Carrie Peterson reports on crime for the Democrat Herald newspaper in Albany, Oregon, which is south of Salem about halfway between Portland and Eugene. Carrie’s beat includes burglaries, thefts, homicides, fires, car crashes, scams, court cases, drug activity. And for the next three weeks, Carrie is doing this without a car.
She’s been very honest on her blog about some of the difficulties she encounters that she’s never had to think about. Where to park the bike, for example, which she visits the police station as part of her job:
Parking my bicycle – does a person “park” a bicycle? – was a little tricky. The bike rack in front of the sheriff’s office was occupied by bicycles belonging to the inmate work crew so I circled back to the police station but discovered they don’t have a bike rack. I thought that was odd. I ended up locking my bike to a handicap parking sign.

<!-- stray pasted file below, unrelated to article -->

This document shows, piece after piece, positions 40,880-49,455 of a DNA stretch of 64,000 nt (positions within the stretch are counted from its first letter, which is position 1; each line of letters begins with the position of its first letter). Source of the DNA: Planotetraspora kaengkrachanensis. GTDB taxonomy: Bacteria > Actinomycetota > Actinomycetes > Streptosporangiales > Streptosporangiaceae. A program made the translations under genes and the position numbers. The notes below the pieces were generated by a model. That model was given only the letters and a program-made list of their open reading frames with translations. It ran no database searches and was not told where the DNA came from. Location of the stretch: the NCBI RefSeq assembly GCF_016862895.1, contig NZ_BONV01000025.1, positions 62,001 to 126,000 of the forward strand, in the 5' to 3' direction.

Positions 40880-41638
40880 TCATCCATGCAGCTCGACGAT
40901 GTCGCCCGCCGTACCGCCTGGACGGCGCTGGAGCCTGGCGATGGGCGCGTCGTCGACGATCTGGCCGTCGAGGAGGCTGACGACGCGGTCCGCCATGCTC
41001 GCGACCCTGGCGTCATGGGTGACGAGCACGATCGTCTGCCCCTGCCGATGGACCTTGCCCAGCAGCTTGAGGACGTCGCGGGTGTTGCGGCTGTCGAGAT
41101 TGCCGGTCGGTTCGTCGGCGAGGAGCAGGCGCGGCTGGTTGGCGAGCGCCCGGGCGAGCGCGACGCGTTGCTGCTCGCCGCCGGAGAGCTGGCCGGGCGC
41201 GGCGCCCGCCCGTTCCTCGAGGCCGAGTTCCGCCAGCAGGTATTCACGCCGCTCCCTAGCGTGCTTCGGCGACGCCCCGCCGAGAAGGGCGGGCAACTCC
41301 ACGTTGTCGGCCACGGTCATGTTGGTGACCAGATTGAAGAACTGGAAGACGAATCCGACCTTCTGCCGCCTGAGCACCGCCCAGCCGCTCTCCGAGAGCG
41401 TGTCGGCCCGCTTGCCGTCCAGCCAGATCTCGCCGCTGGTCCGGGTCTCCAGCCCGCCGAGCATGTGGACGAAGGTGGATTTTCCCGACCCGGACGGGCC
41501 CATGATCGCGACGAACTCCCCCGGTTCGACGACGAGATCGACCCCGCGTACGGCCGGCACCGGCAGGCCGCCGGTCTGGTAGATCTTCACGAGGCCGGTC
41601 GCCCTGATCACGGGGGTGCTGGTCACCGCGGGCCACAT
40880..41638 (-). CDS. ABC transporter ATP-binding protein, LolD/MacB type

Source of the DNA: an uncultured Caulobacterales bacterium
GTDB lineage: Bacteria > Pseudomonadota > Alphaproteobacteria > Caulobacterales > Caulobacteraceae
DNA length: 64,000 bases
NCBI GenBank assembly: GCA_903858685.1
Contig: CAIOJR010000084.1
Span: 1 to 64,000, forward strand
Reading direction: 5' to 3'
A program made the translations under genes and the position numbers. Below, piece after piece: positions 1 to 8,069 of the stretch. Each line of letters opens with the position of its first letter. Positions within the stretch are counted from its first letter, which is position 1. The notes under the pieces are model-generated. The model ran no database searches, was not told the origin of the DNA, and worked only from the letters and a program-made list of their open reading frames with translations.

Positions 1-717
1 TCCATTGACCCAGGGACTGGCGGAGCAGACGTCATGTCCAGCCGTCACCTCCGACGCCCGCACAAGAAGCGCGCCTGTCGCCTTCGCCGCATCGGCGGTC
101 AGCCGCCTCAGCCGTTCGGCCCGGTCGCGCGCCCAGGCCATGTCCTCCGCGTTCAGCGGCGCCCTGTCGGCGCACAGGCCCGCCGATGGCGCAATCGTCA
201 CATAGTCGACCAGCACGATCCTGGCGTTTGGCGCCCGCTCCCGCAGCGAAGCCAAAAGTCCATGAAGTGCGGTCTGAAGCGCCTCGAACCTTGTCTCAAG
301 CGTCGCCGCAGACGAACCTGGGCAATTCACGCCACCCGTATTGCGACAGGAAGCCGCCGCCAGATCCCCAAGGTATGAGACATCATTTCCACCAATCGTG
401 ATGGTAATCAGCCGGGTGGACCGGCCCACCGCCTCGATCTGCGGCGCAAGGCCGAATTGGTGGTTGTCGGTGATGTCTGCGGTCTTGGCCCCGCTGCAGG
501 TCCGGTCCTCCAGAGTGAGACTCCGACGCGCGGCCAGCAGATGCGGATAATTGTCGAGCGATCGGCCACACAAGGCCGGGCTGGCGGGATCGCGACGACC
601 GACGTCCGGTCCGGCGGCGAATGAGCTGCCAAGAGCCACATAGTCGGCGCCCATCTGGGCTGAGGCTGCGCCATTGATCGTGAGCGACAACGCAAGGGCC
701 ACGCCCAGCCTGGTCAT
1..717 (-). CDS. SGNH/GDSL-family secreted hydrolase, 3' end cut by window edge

She ponders if being car less makes you a homebody — if it’s a hassle to run to the store, you probably won’t shop as much. Errand running has its challenges and rewards. Carrie observes that you see more when traveling at a human pace. And this human pace of travel allows interaction with other individuals.